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Epicoene: Or, the Silent Woman

Ben Jonson

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Book Excerpt: 
. . .Whitemane's party; speak aloud, that my lords may hear you; visit my ladies at night, and be able to give them the character of every bowler or better on the green. These be the things wherein your fashionable men exercise themselves, and I for company. CLER: Nay, if I have thy authority, I'll not leave yet. Come, the other are considerations, when we come to have gray heads and weak hams, moist eyes and shrunk members. We'll think on 'em then; and we'll pray and fast. TRUE: Ay, and destine only that time of age to goodness, which our want of ability will not let us employ in evil! CLER: Why, then 'tis time enough. TRUE: Yes; as if a man should sleep all the term, and think to effect his business the last day. O, Clerimont, this time, because it is an incorporeal thing, and not subject to sense, we mock ourselves the fineliest out of it, with vanity and misery indeed! not seeking an end of wretchedness, but only ch. . . Read More

Community Reviews

I really enjoyed this play. I was dreading reading this for class but really it is very enjoyable for the modern reader If you can get past the language.

Jonson & his fans are sooo pretentious bro almost makes me feel bad for liking this play so much. Had a LOT of fun with this. Possibly the only time I've ever been impressed by a dedication & preface, but every time I read Jonson's poetry I like it more. Jonson flexing classical knowledge in this on

An extraordinary play: if you think slut-shaming, trans issues, toxic masculinity, Trumpian "locker room talk", gaslighting, false-flagging, intra-feminist rivalry etc are new phenomena, look no further. This play written in 1609 has all of them and, it being Ben Jonson, it is very funny (and shocki

I'm always a little wary of reading Jonson, and Epicoene was a somewhat arduous read, but it was also surprisingly funny. There's a lot of interesting ideas being explored in this play, so now that I've got a handle on the plot, I want to reread it and see what I can get from it.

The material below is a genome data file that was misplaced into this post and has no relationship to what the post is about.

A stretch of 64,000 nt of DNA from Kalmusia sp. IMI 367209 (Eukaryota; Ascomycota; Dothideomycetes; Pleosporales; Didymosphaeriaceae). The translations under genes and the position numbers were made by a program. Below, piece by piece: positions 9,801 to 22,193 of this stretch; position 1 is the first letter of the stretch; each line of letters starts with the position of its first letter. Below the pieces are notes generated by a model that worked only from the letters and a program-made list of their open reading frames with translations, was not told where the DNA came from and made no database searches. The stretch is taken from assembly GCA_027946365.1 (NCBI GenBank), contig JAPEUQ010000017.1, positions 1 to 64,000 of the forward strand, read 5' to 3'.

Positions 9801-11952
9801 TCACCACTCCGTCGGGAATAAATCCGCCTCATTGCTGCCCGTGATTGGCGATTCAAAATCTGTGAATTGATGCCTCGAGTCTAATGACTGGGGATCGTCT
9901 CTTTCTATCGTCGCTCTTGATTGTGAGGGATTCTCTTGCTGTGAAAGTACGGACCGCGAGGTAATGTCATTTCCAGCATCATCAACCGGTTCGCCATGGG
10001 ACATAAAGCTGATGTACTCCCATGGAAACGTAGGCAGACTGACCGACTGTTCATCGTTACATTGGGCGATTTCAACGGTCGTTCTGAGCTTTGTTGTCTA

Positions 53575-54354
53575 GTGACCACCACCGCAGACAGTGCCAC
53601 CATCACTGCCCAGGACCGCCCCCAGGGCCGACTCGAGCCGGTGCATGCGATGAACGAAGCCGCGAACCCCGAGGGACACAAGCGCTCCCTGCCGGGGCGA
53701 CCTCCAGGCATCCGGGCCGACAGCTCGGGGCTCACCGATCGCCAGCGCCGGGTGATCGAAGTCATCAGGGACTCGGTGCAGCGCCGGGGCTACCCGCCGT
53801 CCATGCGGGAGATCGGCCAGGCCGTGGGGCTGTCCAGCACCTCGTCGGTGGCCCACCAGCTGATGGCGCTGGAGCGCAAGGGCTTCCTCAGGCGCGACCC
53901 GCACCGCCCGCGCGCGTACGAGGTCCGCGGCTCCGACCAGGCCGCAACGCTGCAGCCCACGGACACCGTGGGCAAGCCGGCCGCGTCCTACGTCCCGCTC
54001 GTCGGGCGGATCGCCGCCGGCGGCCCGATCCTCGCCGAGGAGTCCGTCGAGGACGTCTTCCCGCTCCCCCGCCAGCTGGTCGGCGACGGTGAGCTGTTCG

As far as revenge comedies go- I found it quite original! Sadly it’s no longer really appropriate to be performed in front of a modern audience as a result of the continuous use of Latin phraseology and 17th century ‘pop-culture references’. I always find the New Mermaids editions are great for

Although it sometimes felt a bit dragged out, this was a lovely comedy, and it would've been even lovelier were I to understand even a tenth of it because of the intellectual humour. Latin knowledge (or translatory notes) is a must, not even mentioning the classical references and themes all through

I really didn´t enjoy Epiceone very much. Tons and tons of sexism about how women are sex animals and will sleep with anyone. *eye roll*
Probably my least favourite Jonson play so far.

Not quite as funny as The Alchemist, but a lot of the verbal play you can expect from Ben Jonson. Jonson has made a supremely witty comedy that lampoons many of the conventions of his day, but still resonates today. In particular, what Jonson has to say about men courting women, and about foolish ma

principal antagonist is a 'man who prefers no noise,' which is an apt description of my wife.

latin scene is one of the best scenes in the period.

It's not surprising that there are no reviews for this play. What could a modern reader really have to say about it? This is a city comedy about changing customs, idiosyncratic behaviors, unusual events, and laughable tropes happening in London in the first decade of the seventeenth century. It's li

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